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Live-stream or on-demand figures aren’t immediately available from Nielsen, but CBS research shows they are growing quickly as options. The network’s consumer panel said 12 percent of people reported watching a show via online streaming this fall, up from 4 percent last year. The percentage of people watching shows on demand increased from 2 percent to 11 percent, he said.

Fox last year streamed episodes of “New Girl” online before the series premiered on the network, and that decision paid off: Word of mouth from people who had seen the show online gave the series strong ratings out of the box.

The network tried the same strategy this fall with “The Mindy Project” and “Ben & Kate,” but it didn’t work as well, said Joe Earley, the network’s chief operating officer. The premiere week live numbers appeared depressed because of people watching early.

Now Fox is trying to encourage more people to watch the show live.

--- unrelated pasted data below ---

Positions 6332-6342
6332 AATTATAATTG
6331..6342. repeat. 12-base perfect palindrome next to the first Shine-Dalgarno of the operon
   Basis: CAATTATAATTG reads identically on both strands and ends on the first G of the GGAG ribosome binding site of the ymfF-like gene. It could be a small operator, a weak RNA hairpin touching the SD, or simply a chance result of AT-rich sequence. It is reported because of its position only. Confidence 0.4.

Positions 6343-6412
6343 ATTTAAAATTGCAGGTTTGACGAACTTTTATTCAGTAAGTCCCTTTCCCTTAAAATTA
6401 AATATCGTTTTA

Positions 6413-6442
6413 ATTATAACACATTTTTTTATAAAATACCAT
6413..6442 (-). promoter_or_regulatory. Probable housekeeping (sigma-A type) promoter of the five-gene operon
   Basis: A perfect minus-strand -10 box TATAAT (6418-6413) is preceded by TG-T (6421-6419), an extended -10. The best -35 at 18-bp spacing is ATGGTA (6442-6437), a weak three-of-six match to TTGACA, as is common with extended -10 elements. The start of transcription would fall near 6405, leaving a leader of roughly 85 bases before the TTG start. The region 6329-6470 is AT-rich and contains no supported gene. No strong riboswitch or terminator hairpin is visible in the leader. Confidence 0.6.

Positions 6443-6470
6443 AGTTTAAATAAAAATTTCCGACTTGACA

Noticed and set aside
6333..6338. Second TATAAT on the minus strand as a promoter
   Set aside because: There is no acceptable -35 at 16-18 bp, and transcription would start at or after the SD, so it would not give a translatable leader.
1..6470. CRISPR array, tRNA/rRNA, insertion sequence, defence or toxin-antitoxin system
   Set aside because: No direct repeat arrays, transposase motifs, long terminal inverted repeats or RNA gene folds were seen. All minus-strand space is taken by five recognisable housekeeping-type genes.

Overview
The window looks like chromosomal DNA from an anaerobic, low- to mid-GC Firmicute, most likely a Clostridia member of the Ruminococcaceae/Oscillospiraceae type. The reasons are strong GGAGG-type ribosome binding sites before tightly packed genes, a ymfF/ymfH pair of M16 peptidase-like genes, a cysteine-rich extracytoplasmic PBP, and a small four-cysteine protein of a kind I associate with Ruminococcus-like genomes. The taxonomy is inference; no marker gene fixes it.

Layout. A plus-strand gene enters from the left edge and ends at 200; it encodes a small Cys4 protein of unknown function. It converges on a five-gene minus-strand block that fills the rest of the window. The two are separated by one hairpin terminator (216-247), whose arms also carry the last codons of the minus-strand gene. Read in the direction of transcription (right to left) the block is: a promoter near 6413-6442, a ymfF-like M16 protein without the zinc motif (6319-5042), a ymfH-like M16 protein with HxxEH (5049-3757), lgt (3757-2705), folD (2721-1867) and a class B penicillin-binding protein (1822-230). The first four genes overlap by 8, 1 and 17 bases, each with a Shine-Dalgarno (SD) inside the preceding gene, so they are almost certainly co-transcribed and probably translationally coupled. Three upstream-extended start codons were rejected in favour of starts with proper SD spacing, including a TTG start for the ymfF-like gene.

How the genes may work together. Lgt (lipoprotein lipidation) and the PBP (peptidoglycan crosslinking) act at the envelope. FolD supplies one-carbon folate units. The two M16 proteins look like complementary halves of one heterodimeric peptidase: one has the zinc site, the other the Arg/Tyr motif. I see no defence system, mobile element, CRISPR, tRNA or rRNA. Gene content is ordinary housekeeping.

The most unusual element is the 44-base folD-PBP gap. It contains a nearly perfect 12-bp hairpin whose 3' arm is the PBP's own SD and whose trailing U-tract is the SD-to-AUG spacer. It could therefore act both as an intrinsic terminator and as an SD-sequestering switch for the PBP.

“It’s almost like living in a parallel universe simultaneously,” Mr. Earley said “You’re constantly trying to reorient yourself on how this show is doing and how it is doing compared to the competition.”

Television’s current currency — the ratings figures used to set advertising rates — is how many people view a show’s commercials live or within three days. The seven-day rating provides a truer look at a show’s real popularity, but it takes Nielsen more than two weeks to compute those figures. Even then, more people are waiting for a full-season DVD to come out to catch up on a show, or stacking several episodes on their DVR and “binging” by watching them all at once.

Those all are factors to be considered when networks decide whether to move forward with a show. The networks also must consider whether a show is popular internationally. Whether or not a network owns a show also is figured in to the financial equation.

“It’s going to get more and more complicated,” Mr. Bader said.

Since the 1960s, the TV business has been oriented toward getting information on how a show is doing more and more quickly, Mr. Poltrack noted. Executives frequently would know before dawn the day after a show aired what kind of a future it would or would not have. Now, they often have to wait.

“Slowing down a little bit is not a bad thing,” he said. “We could all use a little bit of introspection. We could all spend a little less time processing and more time thinking.”